Coral Academy officials are also proposing a 40-year debt commitment for the facility, which the district says could create a long-term risk to Coral if enrollment does not meet the school’s goals.
Following the analysis, district staff did not recommend the charter amendment.
“We could not in any way shape or form consider that anytime soon we could get to a spot where we as staff doing our due diligence could say this expansion has a good chance at being a success,” staff said during the meeting.
Public comment on the school’s proposal continued for more than an hour, all of which was in favor of the proposed campus expansion.
Madeline Slayton, a senior student at Coral Academy, said she had attended the charter school since kindergarten and encouraged trustees to approve Coral’s expansion.
“The skills I have gained academically, socially and personally I will carry with me into my next chapter…Maybe someday I’ll become that Coral teacher who empowers and encourages the next generation,” Slayton said.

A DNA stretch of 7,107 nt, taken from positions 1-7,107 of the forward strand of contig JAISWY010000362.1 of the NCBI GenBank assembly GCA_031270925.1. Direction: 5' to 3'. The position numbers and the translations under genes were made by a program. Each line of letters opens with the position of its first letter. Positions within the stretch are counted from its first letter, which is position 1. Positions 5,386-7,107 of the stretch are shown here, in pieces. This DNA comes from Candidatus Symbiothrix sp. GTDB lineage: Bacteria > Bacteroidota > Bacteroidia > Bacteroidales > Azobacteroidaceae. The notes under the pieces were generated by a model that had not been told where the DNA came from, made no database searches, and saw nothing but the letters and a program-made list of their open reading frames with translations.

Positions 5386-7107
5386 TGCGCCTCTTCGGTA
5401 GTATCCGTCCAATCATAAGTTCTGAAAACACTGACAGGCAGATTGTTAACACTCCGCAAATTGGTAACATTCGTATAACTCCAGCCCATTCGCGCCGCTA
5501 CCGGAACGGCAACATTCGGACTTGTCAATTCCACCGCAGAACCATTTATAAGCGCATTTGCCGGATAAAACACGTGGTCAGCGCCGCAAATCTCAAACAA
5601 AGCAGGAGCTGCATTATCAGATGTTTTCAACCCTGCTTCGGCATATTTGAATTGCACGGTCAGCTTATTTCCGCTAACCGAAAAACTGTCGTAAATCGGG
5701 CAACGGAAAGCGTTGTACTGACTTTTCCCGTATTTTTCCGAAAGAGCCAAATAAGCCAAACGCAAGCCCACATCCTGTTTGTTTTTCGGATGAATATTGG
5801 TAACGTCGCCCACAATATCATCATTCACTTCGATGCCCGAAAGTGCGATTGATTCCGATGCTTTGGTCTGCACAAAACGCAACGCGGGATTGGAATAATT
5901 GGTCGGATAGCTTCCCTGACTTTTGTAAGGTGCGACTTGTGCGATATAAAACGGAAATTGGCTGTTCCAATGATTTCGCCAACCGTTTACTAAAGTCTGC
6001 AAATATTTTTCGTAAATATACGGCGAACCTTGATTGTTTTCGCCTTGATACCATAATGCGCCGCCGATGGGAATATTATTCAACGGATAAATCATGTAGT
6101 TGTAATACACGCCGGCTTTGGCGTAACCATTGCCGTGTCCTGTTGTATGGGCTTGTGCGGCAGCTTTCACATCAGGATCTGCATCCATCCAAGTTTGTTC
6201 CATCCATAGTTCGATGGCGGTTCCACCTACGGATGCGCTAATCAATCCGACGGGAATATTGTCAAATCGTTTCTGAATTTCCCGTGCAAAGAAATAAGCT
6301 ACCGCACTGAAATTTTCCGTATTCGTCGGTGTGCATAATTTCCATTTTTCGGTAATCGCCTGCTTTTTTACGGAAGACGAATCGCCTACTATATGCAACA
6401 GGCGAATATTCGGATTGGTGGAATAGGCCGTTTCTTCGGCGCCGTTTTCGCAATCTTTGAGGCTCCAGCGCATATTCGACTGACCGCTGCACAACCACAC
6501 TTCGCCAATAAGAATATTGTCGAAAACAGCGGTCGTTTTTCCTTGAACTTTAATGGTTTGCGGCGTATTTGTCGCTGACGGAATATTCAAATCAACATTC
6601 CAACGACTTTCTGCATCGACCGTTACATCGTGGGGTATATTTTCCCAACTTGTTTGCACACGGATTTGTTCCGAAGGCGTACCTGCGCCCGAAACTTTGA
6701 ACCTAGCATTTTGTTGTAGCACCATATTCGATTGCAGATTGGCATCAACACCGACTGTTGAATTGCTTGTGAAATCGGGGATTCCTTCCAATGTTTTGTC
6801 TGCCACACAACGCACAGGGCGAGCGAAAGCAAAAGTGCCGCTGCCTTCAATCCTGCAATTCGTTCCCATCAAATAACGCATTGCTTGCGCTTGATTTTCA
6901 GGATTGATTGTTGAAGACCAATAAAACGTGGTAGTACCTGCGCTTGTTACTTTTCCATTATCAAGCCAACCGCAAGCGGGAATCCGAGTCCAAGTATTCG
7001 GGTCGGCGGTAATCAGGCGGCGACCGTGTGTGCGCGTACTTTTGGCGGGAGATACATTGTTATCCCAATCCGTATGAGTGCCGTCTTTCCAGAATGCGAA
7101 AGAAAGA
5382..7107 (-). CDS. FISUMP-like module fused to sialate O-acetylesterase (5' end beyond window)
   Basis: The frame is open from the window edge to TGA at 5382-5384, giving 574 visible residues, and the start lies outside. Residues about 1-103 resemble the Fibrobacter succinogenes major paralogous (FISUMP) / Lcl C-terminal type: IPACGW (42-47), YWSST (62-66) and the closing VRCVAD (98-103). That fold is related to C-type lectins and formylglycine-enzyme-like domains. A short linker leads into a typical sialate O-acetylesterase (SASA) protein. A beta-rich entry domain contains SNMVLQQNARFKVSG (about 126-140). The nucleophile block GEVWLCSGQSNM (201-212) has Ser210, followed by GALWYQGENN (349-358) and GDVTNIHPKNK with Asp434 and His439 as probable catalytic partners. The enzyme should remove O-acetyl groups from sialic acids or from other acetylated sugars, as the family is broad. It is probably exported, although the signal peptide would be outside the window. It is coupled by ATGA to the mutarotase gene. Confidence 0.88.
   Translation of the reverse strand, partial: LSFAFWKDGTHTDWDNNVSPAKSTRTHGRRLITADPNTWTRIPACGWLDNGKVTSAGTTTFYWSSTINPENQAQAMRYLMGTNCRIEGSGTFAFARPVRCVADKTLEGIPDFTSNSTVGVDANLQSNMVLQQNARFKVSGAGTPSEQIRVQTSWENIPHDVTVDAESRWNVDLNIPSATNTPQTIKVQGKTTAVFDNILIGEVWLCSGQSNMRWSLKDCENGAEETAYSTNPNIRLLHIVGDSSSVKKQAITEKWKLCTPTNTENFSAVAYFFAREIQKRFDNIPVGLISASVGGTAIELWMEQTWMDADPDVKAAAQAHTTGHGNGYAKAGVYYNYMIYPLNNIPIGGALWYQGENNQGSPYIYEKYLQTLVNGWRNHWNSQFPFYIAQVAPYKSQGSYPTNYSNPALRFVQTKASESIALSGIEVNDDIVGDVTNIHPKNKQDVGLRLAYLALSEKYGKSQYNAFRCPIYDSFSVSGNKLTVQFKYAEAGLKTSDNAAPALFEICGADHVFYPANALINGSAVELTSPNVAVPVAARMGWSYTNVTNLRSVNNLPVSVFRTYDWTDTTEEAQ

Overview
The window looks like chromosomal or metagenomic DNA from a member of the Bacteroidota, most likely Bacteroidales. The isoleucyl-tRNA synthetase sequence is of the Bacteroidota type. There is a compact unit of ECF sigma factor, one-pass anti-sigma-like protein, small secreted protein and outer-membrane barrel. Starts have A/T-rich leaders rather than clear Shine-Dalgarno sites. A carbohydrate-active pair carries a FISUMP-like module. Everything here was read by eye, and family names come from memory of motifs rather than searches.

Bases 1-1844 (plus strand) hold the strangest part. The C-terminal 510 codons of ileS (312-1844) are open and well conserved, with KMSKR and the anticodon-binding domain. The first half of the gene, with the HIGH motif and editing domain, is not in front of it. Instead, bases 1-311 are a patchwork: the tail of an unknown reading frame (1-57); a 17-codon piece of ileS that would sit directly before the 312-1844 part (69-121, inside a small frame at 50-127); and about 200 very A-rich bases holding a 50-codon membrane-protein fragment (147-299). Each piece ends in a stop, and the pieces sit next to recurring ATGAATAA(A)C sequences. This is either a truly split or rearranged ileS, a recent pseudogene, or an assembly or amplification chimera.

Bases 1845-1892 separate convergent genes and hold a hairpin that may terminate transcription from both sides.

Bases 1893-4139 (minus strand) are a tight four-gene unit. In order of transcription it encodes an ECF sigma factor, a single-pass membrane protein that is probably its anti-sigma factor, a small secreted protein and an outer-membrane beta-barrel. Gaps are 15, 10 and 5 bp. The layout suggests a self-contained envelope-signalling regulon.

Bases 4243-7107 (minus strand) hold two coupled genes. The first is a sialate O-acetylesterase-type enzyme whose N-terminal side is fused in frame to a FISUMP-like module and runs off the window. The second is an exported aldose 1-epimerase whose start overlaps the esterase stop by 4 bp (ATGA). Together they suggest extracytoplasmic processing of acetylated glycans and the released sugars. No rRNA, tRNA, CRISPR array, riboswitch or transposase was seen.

Several other current and former students spoke as well, all in favor of Coral’s expansion. They said the academy’s small class sizes have had a positive impact on their education. Parents of students echoed these sentiments.
Mark Gardberg, the school’s legal counsel, said during public comment that there are a lot of families very interested in the expansion, with more than 500 new families already stating they would like to enroll their students if the expansion were to be approved.
“These are your constituents and they’re begging you, really, for this opportunity for this campus,” Gardberg said.
He added that within the regulations set down by the Nevada Legislature, the district could only reject the proposal for a few reasons, one being if Coral Academy was rated as three stars or lower academically. Coral Academy has four- and five-star rated campuses.
Another reason the district could reject the application legally is if the application was not compliant or complete.
“We really believe we’ve worked with your team and we’ve answered the questions,” Gardberg said.
Trustees have mixed reactions
Trustees were tepid on the proposal.
“I support the right for any parent, any family, to choose what is best for their child,” Trustee Diane Nicolet said. “As long as it is right and good, and I believe that Coral Academy is right and good… I know first hand the quality.”